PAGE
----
A before-bed-changing-into-jammies conversation with a five year old:
“I want to get dressed all by myself like a big kid.”
Okay. That’s great.
“Like [my cousin]!”
He pulls on his pajama pants.
“Mama. Do you remember that [my cousin] wants to sit in the other seat in the car?”
I scramble to figure out what he means.
“You mean he wants to drive?”
“Yeah! I never want to do that.”
We have had conversation similar to this one often, and it always puzzles me why he, who loves drawing trucks and vehicles and has a huge collection of books about vehicles, is very clear that he never wants to drive.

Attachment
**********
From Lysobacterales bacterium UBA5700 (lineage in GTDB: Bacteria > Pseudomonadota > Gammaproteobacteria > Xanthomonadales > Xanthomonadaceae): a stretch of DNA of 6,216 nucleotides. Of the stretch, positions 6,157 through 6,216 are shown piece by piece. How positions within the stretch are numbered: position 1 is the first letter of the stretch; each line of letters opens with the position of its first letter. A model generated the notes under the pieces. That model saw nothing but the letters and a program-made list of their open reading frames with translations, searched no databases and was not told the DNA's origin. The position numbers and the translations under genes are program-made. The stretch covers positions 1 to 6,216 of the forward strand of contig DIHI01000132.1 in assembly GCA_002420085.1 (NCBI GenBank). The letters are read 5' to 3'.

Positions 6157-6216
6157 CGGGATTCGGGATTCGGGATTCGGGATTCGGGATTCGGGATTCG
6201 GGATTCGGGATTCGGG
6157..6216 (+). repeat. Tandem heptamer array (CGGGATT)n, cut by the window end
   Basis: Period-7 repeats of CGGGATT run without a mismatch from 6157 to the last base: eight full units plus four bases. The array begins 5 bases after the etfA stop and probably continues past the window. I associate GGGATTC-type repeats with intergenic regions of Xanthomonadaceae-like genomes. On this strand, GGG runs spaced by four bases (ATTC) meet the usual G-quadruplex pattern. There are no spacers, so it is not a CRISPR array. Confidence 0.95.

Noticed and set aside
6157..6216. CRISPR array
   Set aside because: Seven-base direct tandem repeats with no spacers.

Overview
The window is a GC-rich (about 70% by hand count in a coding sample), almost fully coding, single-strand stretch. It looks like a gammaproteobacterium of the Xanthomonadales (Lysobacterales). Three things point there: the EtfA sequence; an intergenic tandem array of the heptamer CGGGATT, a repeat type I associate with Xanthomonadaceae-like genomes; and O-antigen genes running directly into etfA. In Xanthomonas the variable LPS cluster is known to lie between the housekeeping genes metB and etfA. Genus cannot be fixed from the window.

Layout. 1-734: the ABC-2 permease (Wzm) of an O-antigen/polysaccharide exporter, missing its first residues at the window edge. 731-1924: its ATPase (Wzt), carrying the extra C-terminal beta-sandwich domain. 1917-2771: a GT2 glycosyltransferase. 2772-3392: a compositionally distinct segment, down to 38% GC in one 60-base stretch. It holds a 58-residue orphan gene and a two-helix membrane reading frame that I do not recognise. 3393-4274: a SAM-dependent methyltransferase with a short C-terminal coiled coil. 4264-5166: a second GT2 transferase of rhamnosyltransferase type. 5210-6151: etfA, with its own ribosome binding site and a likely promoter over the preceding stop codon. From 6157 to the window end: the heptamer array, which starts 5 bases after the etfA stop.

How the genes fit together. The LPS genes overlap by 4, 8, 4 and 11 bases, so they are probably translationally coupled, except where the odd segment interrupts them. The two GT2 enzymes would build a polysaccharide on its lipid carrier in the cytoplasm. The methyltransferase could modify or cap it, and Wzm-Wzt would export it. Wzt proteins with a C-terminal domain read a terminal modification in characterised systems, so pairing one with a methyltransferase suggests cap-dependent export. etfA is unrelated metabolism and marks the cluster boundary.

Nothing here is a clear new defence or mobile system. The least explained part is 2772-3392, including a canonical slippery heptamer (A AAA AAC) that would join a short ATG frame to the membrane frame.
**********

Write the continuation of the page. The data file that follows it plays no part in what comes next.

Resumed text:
“Because I might bump into buildings.”
Oh. I try and reassure him.
“Where would you and Mamadu sit?”
“If you drove?”
“Well, if you’re driving, I’m staying home!” I tease.
“Me too!” He squeals.
And then we realize that while we’ve been talking, I, out of force of habit, pulled his pajama shirt on over his head, and he wiggled his arms into it. I’d forgotten that he wanted to do it all himself. He’d forgotten, too, but once he remembered, he was really upset. The moment of independence had been lost, and taking the shirt off and doing it again wasn’t going to recapture it.
I felt bad, but I couldn’t help but smile at the wonder of him worrying, at five, about “driving” because he’s afraid he’ll “bump into buildings.”